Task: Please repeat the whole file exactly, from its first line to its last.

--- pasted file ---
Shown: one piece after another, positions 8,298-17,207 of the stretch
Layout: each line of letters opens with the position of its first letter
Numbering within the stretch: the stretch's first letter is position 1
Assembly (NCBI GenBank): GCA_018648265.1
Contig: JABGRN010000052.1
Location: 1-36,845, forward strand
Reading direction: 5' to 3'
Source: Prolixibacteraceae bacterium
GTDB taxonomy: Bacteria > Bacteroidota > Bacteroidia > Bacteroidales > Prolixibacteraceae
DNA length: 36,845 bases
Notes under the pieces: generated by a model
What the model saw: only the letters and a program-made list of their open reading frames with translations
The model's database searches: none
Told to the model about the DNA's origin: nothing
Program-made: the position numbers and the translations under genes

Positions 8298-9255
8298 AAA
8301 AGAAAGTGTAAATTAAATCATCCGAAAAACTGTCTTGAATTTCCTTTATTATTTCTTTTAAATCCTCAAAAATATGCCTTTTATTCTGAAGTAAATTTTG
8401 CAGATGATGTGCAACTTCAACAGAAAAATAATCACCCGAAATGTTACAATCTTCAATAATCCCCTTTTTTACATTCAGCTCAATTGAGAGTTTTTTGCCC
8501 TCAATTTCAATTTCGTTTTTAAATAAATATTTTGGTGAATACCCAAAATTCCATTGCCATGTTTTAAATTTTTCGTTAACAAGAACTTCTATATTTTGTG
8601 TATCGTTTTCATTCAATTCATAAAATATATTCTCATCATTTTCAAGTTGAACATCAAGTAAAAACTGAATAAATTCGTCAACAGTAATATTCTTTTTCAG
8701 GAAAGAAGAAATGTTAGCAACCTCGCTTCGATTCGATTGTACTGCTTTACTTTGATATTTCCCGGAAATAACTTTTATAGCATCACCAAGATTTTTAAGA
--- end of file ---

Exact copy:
Shown: one piece after another, positions 8,298-17,207 of the stretch
Layout: each line of letters opens with the position of its first letter
Numbering within the stretch: the stretch's first letter is position 1
Assembly (NCBI GenBank): GCA_018648265.1
Contig: JABGRN010000052.1
Location: 1-36,845, forward strand
Reading direction: 5' to 3'
Source: Prolixibacteraceae bacterium
GTDB taxonomy: Bacteria > Bacteroidota > Bacteroidia > Bacteroidales > Prolixibacteraceae
DNA length: 36,845 bases
Notes under the pieces: generated by a model
What the model saw: only the letters and a program-made list of their open reading frames with translations
The model's database searches: none
Told to the model about the DNA's origin: nothing
Program-made: the position numbers and the translations under genes

Positions 8298-9255
8298 AAA
8301 AGAAAGTGTAAATTAAATCATCCGAAAAACTGTCTTGAATTTCCTTTATTATTTCTTTTAAATCCTCAAAAATATGCCTTTTATTCTGAAGTAAATTTTG
8401 CAGATGATGTGCAACTTCAACAGAAAAATAATCACCCGAAATGTTACAATCTTCAATAATCCCCTTTTTTACATTCAGCTCAATTGAGAGTTTTTTGCCC
8501 TCAATTTCAATTTCGTTTTTAAATAAATATTTTGGTGAATACCCAAAATTCCATTGCCATGTTTTAAATTTTTCGTTAACAAGAACTTCTATATTTTGTG
8601 TATCGTTTTCATTCAATTCATAAAATATATTCTCATCATTTTCAAGTTGAACATCAAGTAAAAACTGAATAAATTCGTCAACAGTAATATTCTTTTTCAG
8701 GAAAGAAGAAATGTTAGCAACCTCGCTTCGATTCGATTGTACTGCTTTACTTTGATATTTCCCGGAAATAACTTTTATAGCATCACCAAGATTTTTAAGA